No Student Is an Island

John Donne wrote that “no man is an island, entire of itself…any man’s death diminishes me, because I am involved in mankind.”

Yesterday, Thomas Sowell struck a variation on this theme, reminding readers that no man is an economic island, and whatever aid government gives to college students it takes from other people, and whatever it subsidizes distorts the prices that keep us all connected:

The general thrust of human interest stories about people with economic problems, whether they are college students or people faced with mortgage foreclosures, is that the government ought to come to their rescue, presumably because the government has so much money and these individuals have so little.

Like most “deep pockets,” however, the government’s deep pockets come from vast numbers of people with much shallower pockets. In many cases, the average taxpayer has lower income than the people on whom the government lavishes its financial favors.

Costs are not just things for government to help people to pay. Costs are telling us something that is dangerous to ignore.

The inadequacy of resources to produce everything that everyone wants is the fundamental fact of life in every economy — capitalist, socialist, or feudal. This means that the real cost of anything consists of all the other things that could have been produced with those same resources.

Sowell’s is a lesson that everyone should learn who thinks that even the hint of a student-loan crunch means that government should come to students’ rescue. Perhaps even more importantly, as John Merrifield points out in his new policy analysis, prices are a crucial piece missing from our socialized K-12 education system—and many school choice programs—leaving us utterly unable to tell the relative value of any school, program, or teacher.

It’s absolutely true that no man is an island. Too bad no one in politics seems to read John Donne — or Thomas Sowell.

Even Argentina’s Good Policies Undermine Its Rule of Law

Much as I hate to rain on my colleague Juan Carlos Hidalgo’s understandable happiness at the decriminalization of personal consumption/possession of small amounts of drugs, this doesn’t exactly represent a ray of hope in Argentina’s otherwise gloomy policy mix.  Not because I believe in the War on Drugs – I can’t imagine anybody at Cato does – but because it was a court that reached this decision instead of a policymaking body.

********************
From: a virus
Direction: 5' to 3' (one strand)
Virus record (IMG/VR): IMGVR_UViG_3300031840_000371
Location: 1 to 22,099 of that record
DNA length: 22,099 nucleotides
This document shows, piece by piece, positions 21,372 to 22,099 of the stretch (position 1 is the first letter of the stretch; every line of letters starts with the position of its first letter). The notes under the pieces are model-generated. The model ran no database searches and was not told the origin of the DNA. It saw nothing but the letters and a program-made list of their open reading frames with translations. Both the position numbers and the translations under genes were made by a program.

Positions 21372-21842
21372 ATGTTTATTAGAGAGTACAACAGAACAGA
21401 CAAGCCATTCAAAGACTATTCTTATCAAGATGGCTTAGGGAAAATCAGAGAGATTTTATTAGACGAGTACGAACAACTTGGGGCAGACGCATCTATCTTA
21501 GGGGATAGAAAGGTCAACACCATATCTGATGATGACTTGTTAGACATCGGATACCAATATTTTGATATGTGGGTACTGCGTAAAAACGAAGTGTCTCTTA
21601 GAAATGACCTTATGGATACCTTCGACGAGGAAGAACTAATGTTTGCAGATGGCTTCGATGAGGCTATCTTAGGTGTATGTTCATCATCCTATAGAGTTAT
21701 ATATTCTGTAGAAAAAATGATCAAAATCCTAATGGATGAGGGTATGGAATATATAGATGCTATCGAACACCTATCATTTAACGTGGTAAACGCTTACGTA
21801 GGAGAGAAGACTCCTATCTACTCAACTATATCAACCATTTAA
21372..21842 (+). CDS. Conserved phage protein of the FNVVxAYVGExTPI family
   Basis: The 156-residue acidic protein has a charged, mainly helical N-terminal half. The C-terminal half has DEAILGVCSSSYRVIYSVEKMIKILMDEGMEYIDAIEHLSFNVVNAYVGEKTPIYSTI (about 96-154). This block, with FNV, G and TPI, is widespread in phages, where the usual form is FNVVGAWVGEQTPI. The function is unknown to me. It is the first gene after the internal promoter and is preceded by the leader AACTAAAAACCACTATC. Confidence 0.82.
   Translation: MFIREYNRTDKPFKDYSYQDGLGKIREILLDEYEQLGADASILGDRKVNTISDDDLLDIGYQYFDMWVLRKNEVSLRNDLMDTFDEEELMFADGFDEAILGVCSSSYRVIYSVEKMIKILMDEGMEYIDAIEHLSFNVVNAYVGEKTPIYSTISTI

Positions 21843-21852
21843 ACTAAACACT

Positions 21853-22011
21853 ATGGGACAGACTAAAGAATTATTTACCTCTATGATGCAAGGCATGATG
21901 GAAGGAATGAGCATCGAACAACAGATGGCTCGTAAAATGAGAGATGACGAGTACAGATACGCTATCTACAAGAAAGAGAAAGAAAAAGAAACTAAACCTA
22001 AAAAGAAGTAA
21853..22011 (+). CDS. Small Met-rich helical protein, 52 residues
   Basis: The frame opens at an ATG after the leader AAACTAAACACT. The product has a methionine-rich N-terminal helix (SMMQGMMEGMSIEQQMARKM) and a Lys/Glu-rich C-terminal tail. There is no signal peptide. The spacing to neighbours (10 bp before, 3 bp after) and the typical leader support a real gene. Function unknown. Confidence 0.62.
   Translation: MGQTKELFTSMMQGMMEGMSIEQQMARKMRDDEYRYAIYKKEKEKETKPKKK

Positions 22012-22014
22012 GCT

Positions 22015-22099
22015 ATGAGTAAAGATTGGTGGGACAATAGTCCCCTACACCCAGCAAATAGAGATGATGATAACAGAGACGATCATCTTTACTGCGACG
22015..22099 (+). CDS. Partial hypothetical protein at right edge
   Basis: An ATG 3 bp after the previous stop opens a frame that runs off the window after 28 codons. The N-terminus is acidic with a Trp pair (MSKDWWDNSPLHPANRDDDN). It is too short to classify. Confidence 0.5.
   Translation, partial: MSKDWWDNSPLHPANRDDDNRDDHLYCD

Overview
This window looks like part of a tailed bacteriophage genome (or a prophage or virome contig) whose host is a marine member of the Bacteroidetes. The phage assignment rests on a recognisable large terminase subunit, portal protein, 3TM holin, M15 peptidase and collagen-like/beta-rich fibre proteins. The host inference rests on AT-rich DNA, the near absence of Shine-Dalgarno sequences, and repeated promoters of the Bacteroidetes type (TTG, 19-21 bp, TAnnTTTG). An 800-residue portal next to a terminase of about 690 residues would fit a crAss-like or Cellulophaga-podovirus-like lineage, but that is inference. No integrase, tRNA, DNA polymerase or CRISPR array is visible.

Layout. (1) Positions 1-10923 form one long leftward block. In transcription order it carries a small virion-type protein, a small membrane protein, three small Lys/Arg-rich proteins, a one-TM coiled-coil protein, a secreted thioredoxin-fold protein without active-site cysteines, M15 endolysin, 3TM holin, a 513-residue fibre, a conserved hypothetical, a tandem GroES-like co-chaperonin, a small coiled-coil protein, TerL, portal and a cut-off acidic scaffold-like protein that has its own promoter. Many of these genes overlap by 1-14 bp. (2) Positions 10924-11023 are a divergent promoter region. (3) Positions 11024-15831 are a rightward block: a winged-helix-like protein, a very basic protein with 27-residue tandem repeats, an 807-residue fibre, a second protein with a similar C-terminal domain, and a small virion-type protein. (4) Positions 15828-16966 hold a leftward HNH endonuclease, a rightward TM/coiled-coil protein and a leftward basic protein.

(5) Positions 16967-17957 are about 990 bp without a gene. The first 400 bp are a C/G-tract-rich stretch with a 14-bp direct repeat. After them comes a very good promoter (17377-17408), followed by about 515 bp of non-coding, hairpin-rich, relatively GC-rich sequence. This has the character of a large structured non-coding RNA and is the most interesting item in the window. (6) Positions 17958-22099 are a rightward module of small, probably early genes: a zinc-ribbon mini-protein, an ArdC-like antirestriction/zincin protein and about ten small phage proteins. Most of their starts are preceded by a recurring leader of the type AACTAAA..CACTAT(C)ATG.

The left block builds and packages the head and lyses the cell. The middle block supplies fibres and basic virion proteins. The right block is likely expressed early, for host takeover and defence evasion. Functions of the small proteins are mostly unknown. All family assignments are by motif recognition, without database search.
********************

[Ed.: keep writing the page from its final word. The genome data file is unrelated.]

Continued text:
Imagine the outcry if the U.S. Supreme Court simply decreed a policy it didn’t like to be unconstitutional – I know, with Justices Stevens and Kennedy at the apogee of their powers, it’s not a far stretch.  Better yet, recall the poison the Court injected into our legal and political systems when it short-circuited the political process by inventing a right to abortion in Roe v. Wade (again, I’m not saying anything about the underlying policy arguments).

So it is here: Instead of having the Argentine Congress change the law, the nation’s Supreme Court (by a vote of 4-3) simply decreed that criminalizing drug use is unconstitutional.  Reports are still sketchy, but this sounds like precisely the kind of judicial fiat developing (or any) countries need to avoid if they want to strengthen the rule of law.

Argentina Decriminalizes Drug Consumption

This just in… A federal court in Argentina has decriminalized the personal consumption of drugs in that country. According to the court’s ruling, punishing drug users only “creates an avalanche of cases targeting consumers without climbing up in the ladder of [drug] trafficking.”

Last month at a UN meeting in Vienna, Argentina’s Minister of Justice, Aníbal Fernández, said that the policy of punishing drug consumers was a “total failure.”

Finally one piece of good news from Argentina.

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Looking for Advice in the Wrong Place

Venezuela’s food programs